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‘Think Again, Pierce County’ about health effects of e-cigarettes

July 23, 2015

Health Department launches educational campaign to share facts, gather input on possible regulations

TACOMA, Wash. – Tacoma-Pierce County Health Department wants you to “Think Again, Pierce County,” when it comes to e-cigarettes and vaping.

To reach people with health information about e-cigarettes and their dangerous effects on youth, the Health Department launched an educational campaign earlier this week that includes a web site,, billboards, advertising on Comcast and Click!, Pierce Transit bus and shelter ads, movie theater ads and a Facebook page.

“Nicotine is addictive, and e-cigarettes are nicotine-delivery vehicles,” said Director of Health Anthony L-T Chen, MD, MPH. “People who start using nicotine products when they are young are likely to become addicted for life, and tobacco companies are cultivating a sustainable market for their product,” said Chen.

E-Cig Marketing Targets Youth
Much about the relatively new e-cigarette technology remains untested, unproven and unregulated, even while those under 18 are using them in record numbers. Currently one in five Pierce County 10th graders uses these products - double the number who smokes cigarettes, according to the 2014 Healthy Youth Survey.

According to the investigative report, Gateway to Addiction? A Survey of Popular Electronic Cigarette Manufacturers and Marketing to Youth, in 2013, tobacco companies spent $59.3 million on marketing e-cigarettes and doubled spending over the prior year. “Stores on every street corner are advertising and selling e-cigarettes and e-juice,” said Chen. “The stores and manufacturers want youth to think that these products are cool and safe. They are not.”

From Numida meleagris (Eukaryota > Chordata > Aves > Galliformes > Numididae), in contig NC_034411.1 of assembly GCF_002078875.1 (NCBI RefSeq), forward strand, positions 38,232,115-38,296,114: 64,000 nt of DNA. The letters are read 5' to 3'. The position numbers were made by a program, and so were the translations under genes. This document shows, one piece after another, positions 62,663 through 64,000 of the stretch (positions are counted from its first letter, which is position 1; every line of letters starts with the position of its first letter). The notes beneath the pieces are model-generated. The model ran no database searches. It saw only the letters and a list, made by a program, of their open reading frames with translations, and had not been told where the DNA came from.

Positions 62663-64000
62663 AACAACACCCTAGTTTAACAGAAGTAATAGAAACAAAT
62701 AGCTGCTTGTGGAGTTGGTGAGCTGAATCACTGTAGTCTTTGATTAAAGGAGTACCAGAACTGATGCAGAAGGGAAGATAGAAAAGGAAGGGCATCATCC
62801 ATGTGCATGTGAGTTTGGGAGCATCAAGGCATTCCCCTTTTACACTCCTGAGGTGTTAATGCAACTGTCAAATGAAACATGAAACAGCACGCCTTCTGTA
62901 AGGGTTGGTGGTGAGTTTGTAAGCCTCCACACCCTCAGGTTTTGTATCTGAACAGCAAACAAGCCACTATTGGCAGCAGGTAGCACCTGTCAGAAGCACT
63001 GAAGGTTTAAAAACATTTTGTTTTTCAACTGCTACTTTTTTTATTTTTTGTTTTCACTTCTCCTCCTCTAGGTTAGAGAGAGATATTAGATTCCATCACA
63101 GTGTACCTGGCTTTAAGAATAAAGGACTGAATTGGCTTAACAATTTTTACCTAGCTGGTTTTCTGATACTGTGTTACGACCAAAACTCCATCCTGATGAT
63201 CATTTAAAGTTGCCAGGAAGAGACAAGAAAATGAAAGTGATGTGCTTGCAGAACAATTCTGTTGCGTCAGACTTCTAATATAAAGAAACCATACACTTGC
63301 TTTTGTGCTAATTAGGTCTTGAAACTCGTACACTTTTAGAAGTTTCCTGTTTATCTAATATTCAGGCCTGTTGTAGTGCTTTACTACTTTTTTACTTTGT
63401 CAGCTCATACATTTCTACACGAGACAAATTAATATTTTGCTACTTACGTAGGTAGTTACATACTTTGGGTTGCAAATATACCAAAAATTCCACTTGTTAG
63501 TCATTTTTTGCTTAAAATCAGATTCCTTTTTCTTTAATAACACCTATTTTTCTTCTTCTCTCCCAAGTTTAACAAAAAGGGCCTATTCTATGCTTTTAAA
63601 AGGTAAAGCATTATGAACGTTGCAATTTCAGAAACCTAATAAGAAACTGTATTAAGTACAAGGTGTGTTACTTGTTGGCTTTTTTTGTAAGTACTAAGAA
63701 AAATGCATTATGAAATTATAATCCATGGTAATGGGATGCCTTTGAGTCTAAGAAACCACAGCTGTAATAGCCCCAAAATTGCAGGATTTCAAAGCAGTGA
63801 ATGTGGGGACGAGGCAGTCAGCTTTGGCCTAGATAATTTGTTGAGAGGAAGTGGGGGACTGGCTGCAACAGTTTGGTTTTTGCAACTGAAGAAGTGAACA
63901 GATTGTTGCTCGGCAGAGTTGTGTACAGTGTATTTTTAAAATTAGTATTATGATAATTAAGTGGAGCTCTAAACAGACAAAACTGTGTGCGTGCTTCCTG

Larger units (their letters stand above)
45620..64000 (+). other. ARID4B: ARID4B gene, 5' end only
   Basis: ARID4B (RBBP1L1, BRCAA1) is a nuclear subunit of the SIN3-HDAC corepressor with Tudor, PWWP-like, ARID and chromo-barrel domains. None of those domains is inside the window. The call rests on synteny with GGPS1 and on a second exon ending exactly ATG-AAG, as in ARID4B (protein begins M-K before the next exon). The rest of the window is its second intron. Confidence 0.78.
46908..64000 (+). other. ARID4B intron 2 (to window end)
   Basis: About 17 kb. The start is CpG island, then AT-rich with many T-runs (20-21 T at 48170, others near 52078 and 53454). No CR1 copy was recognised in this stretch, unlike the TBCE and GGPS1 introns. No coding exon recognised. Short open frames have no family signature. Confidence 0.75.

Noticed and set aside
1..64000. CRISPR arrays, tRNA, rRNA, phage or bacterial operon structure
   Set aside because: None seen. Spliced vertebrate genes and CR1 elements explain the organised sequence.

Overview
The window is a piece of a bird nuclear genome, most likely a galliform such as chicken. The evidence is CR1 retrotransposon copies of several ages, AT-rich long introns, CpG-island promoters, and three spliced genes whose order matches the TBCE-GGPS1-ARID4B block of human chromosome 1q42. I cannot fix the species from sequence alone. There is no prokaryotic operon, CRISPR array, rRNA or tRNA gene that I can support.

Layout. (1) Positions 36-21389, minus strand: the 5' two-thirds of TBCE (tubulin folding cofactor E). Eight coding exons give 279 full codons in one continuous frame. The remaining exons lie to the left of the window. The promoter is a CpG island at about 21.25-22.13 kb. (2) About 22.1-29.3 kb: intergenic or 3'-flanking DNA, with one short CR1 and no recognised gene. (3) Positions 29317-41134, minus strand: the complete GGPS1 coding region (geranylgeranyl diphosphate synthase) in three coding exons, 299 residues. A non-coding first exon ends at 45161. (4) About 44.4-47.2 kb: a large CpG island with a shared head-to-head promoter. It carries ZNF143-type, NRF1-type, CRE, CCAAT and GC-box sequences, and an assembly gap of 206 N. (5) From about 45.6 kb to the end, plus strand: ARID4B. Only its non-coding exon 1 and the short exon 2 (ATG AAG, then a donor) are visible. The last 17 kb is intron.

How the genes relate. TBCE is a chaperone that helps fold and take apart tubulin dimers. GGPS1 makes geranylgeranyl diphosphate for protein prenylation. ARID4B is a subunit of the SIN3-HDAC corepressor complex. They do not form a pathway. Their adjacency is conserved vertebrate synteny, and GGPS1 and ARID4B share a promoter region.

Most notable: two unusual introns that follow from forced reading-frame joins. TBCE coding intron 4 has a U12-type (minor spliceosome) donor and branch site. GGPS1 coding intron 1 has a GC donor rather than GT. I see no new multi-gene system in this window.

Education and Outreach Underway
The Health Department is making a much smaller investment of $85,000 over the next eight weeks to get people to think more carefully about these so-called alternative tobacco products. The Department is also conducting surveys at local community events such as National Night Out and meeting with local community groups and officials to get input on possible local regulations to limit youth access to e-cigarettes and vaping.

The Board of Health will consider implementing more stringent local regulations on e-cigarettes later this fall. “Unfortunately, the state legislature failed to pass measures that would protect our youth from e-cigarettes, but our local Board of Health is not going to wait to protect our youth,” said Pierce County Council Member and Board of Health Vice Chair Rick Talbert. “We are concerned about the alarming rate at which youth are choosing to use nicotine delivery products and the potential impact on their health,” he said.

Those under 18 are prohibited from purchasing e-cigarette products. But enforcement of this regulation is not funded in Pierce County, and many stores are selling these products regardless of a buyer’s age. Nicotine is harmful to youth because it is addictive and impacts normal brain development. E-cigarette juices come in a variety of flavors such as chocolate and cotton candy that are meant to appeal to kids.

Under the Health Department’s 2011 Smoking in Public Places regulation, “owners, or in the case of leased or rented space, the lessee or other person in charge, may permit electronic smoking devices in places of employment that are not public places; retail establishments that exclusively sell or promote electronic smoking devices; and public places where minors are lawfully prohibited, such as bars, taverns and casinos.” The Health Department’s Electronic Smoking Devices (e-cigarette) regulations describe enforcement measures. For accurate, up-to-date information about e-cigarettes, see

About Tacoma-Pierce County Health Department: Tacoma-Pierce County Health Department’s mission is to safeguard and enhance the health of the communities of Pierce County. As part of its mission, the Health Department tackles known and emerging health risks through policy, programs and treatment in order to protect public health. Learn more at

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